Energy-efficient laundry tips for washing and drying
With increasing numbers of families feeling the financial pinch in the current economic climate, and with more people actively playing their part in helping to protect the environment, an energy efficient approach to washing and drying clothes at home is a great starting point.
The cost of operating your washing machine or tumble dryer can vary significantly for families of different sizes. In all probability, you may use your appliances more frequently, especially if you have children or limited outdoor drying space.
Energy efficiency is therefore an important way of reducing your utility bills – these top tips will set you on the right path:
Top energy-efficient washing tips
- Firstly, turn down the temperature! You may have been brought up to believe clothes must be washed at 40°C but modern detergents are equally effective at 30°C and you’ll reduce your electricity use by a cool 40%.
- If you can get away with a short cycle, then do so. Modern washing machines regulate the amount of water they use, so controlling the length of the cycle and the amount of water you use will promote saving on energy costs.
- Only wash when the drum is full! Even if your washing machine can detect the weight of the load and reduce the water consumption accordingly, half-loads will use the same amount of electricity. As a result this is not an energy efficient approach to laundry.
- Heavily-soiled garments should be treated before you sling them in the washing machine with a suitable detergent (or even soap). This will help to remove the need to rewash items that emerge from the washing cycle still stained.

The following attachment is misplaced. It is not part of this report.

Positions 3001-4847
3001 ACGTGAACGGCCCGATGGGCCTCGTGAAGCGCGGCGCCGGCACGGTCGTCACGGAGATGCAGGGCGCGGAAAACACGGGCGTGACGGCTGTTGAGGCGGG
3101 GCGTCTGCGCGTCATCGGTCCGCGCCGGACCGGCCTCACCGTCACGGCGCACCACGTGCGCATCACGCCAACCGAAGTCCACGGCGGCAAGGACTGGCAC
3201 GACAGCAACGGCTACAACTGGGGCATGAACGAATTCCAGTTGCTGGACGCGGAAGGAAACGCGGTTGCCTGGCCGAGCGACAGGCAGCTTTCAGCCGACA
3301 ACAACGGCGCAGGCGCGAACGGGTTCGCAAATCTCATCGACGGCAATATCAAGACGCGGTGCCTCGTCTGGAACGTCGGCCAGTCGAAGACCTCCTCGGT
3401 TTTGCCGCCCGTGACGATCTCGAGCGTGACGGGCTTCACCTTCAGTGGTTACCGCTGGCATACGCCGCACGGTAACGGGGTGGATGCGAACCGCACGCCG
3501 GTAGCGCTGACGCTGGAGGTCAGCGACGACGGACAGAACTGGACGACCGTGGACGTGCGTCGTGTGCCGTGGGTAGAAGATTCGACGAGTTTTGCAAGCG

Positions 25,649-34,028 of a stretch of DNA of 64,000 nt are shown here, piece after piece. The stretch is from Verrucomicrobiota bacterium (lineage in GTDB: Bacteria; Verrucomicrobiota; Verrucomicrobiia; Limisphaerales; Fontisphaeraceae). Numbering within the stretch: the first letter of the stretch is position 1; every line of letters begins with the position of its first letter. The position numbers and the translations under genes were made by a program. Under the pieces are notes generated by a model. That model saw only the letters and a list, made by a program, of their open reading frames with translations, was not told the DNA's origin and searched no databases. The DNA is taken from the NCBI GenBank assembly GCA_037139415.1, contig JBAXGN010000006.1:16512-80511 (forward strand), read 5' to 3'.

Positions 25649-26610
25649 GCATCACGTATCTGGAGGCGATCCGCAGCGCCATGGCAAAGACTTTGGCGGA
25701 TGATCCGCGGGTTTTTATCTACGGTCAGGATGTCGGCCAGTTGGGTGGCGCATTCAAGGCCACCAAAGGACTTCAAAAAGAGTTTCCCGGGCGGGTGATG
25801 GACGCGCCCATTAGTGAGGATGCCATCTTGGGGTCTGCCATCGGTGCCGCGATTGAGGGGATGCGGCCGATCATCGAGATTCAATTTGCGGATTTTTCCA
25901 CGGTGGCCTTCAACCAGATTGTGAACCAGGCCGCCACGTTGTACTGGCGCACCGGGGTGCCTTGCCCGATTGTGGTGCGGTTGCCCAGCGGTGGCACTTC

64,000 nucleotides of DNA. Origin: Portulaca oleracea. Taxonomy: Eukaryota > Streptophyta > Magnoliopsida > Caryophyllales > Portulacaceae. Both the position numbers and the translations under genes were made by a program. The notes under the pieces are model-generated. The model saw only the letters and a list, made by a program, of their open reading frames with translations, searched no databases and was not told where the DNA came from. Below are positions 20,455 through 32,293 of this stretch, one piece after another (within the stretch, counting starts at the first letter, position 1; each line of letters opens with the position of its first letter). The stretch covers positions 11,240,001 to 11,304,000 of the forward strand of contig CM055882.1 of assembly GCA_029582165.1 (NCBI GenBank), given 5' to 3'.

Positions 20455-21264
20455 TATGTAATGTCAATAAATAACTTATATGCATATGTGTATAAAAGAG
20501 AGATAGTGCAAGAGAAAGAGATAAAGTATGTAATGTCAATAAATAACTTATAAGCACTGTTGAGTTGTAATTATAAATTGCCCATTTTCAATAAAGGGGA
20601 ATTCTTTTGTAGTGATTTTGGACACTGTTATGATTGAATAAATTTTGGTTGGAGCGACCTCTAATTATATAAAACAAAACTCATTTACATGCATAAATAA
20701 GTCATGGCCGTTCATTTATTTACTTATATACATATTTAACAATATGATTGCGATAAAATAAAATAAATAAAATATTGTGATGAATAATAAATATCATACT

- Even if you’re rushing to get a garment washed, throw as much as you can from the laundry basket in with the garment to make the most of putting the wash on!
- Think about buying clothes made of similar materials that can be washed together. This means it will be much easier for you to put large loads together.
- For energy-efficient drying, select the fastest spin mode possible on your washing machine so that you can reduce the length of time you place damp clothes in the tumble dryer or on warm radiators.
- Plan ahead when purchasing new clothes or home accessories such as towels and sheets. Heavier cottons, for example, will take up more space in the drum and may make a second load inevitable, whereas lighter fabrics may fit into your machine at the same time as your regular wash.
- You’ve probably seen the notices in hotels encouraging you not to wash towels unless necessary to help to promote energy efficiency; now is the time to apply the same principles at home! If your towel has been used once only, decide whether it is really necessary to wash it.
Top energy-efficient drying tips
- Tumble dryers might offer the ultimate in convenience but are costly when the warm weather outdoors, or even an indoor airer positioned close to a radiator, can do the job just as effectively while not costing the earth to operate.
- If you must use the tumble dryer, keep the filters clear of fluff as a build-up will affect the efficiency of the machine and increases the drying time.
- Tumble dry clothes for the minimum length of time – some machines can be set to ‘auto dry’ – rather than simply letting the drying cycle continue endlessly beyond what is necessary.
- Avoid drying small loads. Larger loads may take proportionally less time overall than lots of shorter small loads. A second load immediately after a first load will also be completed more quickly due to the build-up of heat in the machine.
- If you have a modern tumble dryer, it may continue to turn even once the drying cycle has finished in order to prevent creasing. This uses electricity unnecessarily so remove the clothes as soon as they are dry.
- If you have an older machine, typically over ten years old, it may not be energy-efficient. Modern versions are energy-rated from A-G so it may be worth investing for long-term energy savings in an up-to-date drier which were offer a more efficient performance.
Energy-efficient washing and drying is one simple way that you can help to save on energy costs so, with a little time, effort and patience, you can reduce your bills and play your part in helping to protect the environment.